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At Work with Stephen Bartkus, Interim Executive Director

The Ridgefield Historical Society recently welcomed Stephen Bartkus as our interim executive director. An historian, archaeologist, and student of Connecticut history, Stephen brings a depth of experience and excellence to all he does.

In late 2022, the Ridgefield Historical Society engaged Stephen Bartkus, former director and curator of the Gunn Museum in Washington, CT, to serve as interim executive director as we refine our strategic plan in preparation for the decades ahead. Bartkus, an historian and practicing archaeologist, brings decades of excellence and a fresh eye to the history of Ridgefield.

Tell us how and when you knew you wanted to go into history and make a profession of it?
I became hooked on history at young age. Stumbling upon old bottle dumps as a child, when
exploring the woods around my neighborhood, sparked my curiosity in the past. I started
collecting antiques and developed a passion for preserving history. One thing led to another, I
joined my local Historical Society as a teenager, eventually volunteered to become their curator after college, and then became a board member as my career at the Gunn Museum began.

In middle school we had an assignment to write a paper about the profession we wanted to
pursue when we grew up, and I picked archaeologist. I couldn’t believe I could actually get
compensated for something that I loved. Encouraged by my late father who had a mutual
interest in history, I’ve been fortunate to experience Connecticut’s heritage hands-on in
museums and archaeology for over 20 years now. Every day has been an adventure immersed
in the past!

As a consultant you currently work with several organizations sharing your expertise and
learnings to help them move forward and preserve their history in meaningful and lasting
ways. What is appealing to you about Ridgefield?

I believe in the power of history to transform and strengthen communities and I’m attracted to
organizations where I can make a significant and positive impact. I personally find Ridgefield to
be a vibrant arts and culture destination, with a rich history that is cherished by its residents.

With my history and archaeology background I’ve always had an interest in the Battle of
Ridgefield – I first attended the reenactment of the battle in 2017 and have been a strong
advocate for the Ridgefield Historical Society’s pursuit of the National Parks Service Battlefield
grants to research, recognize, and celebrate the amazing history that you have here – right at
your doorstep.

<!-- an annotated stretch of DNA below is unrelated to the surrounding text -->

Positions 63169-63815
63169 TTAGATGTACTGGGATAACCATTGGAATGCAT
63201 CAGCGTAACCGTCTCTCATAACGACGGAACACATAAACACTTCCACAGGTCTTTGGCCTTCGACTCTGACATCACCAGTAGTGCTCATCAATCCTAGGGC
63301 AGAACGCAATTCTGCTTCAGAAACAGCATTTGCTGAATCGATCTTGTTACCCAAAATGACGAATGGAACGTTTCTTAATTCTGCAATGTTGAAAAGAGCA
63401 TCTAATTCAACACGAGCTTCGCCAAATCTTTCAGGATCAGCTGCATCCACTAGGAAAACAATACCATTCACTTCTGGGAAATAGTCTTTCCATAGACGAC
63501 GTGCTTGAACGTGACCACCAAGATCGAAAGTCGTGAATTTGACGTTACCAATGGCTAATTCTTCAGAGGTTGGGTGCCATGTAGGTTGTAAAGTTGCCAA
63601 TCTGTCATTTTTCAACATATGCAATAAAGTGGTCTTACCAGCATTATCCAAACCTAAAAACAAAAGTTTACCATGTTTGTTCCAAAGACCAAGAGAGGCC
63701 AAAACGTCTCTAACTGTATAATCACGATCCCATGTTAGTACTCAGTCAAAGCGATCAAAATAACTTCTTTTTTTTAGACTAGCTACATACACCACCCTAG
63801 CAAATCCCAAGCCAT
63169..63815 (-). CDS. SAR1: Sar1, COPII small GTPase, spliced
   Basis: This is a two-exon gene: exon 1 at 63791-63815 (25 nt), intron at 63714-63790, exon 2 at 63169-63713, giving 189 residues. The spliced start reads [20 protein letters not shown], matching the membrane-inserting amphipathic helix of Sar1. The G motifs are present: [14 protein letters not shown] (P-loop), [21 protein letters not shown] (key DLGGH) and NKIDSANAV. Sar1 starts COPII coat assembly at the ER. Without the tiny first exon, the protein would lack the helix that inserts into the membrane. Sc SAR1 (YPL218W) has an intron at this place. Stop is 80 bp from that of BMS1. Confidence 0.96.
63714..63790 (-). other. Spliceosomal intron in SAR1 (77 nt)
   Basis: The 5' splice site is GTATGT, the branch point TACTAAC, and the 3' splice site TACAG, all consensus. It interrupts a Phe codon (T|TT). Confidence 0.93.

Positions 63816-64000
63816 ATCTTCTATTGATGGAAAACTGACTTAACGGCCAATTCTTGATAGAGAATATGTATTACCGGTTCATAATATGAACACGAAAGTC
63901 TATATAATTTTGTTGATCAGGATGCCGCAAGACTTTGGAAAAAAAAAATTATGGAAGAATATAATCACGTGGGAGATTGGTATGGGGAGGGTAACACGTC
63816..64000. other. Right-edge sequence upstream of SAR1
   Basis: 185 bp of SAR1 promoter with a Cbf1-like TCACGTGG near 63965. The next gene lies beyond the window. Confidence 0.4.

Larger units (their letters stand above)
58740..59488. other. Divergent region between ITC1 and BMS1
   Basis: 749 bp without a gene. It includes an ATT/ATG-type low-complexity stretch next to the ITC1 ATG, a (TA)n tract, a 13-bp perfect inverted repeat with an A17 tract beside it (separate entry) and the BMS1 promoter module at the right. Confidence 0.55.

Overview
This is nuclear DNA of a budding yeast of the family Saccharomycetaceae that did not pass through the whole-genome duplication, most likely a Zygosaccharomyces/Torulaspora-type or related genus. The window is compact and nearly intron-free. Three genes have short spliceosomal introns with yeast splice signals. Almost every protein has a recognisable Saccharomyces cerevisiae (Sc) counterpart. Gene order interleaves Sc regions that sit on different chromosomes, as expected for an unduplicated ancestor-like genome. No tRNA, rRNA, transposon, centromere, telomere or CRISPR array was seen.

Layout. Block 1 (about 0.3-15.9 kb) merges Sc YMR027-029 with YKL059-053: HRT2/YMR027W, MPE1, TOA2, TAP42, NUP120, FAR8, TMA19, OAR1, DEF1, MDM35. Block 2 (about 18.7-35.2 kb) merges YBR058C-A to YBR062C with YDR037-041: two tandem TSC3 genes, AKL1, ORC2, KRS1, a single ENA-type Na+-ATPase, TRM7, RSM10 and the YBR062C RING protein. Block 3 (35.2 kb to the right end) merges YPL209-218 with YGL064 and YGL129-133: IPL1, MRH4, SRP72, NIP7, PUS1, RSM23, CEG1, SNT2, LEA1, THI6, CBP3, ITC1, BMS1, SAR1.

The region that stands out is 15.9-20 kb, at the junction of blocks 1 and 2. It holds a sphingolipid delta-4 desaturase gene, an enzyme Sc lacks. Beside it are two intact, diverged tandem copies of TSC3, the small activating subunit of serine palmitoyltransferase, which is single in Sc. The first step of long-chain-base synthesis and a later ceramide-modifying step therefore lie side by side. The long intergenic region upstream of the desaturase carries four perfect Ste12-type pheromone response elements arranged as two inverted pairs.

Do you have a ‘favorite’ period of history — be it Ridgefield, New England, U.S. or global?
What interests me, and what I was able to bring to life at the Gunn Museum in Washington,
was the beauty and interconnectedness of a town’s entire history. Certainly, there are events
in a community’s past that are prominent and celebrated, and they are fabulous. But there are
so many other factors — geography, trade, fortune or misfortune, weather, individuals,
migration — that define and profoundly contribute to how a town has arrived at today. And all of
that interests me greatly. What I love about the Ridgefield Historical Society is the breadth and
commitment to capturing all of this so that future generations will understand the past and
appreciate the present.

What does your role encompass at the Ridgefield Historical Society?
As the interim executive director, I am focused on day-to-day operations, managing our grants
and events and keeping the operation running in optimal ways. I’m also working with the Board
to look at areas for both focus and refinement so the work we do continues to be impactful and
meaningful to the community and visitors. Initiatives that I’ve undertaken include digitizing,
transcribing, and sharing the Historical Society’s large oral history collection and resuming oral
history interviews with a focus on preserving the stories of underrepresented communities;
exploration of preservation plans for historic town buildings; and the Battle of Ridgefield Phase 2
Project which will support further research and archaeological testing to better inform us about
that important event.

What might you say to a person who doesn’t like history?
History is a serious word and a daunting concept – when you consider all that has happened
before us. There is no way to learn it all. But history is stories, and people, and puzzles, and
houses, and all the things that surround us today. It’s the ground upon which we walk. Each
element and clue builds upon another, ultimately providing an extraordinary story which is
endlessly interesting and enlightening.


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4 Sunset Lane
Ridgefield, CT 06877
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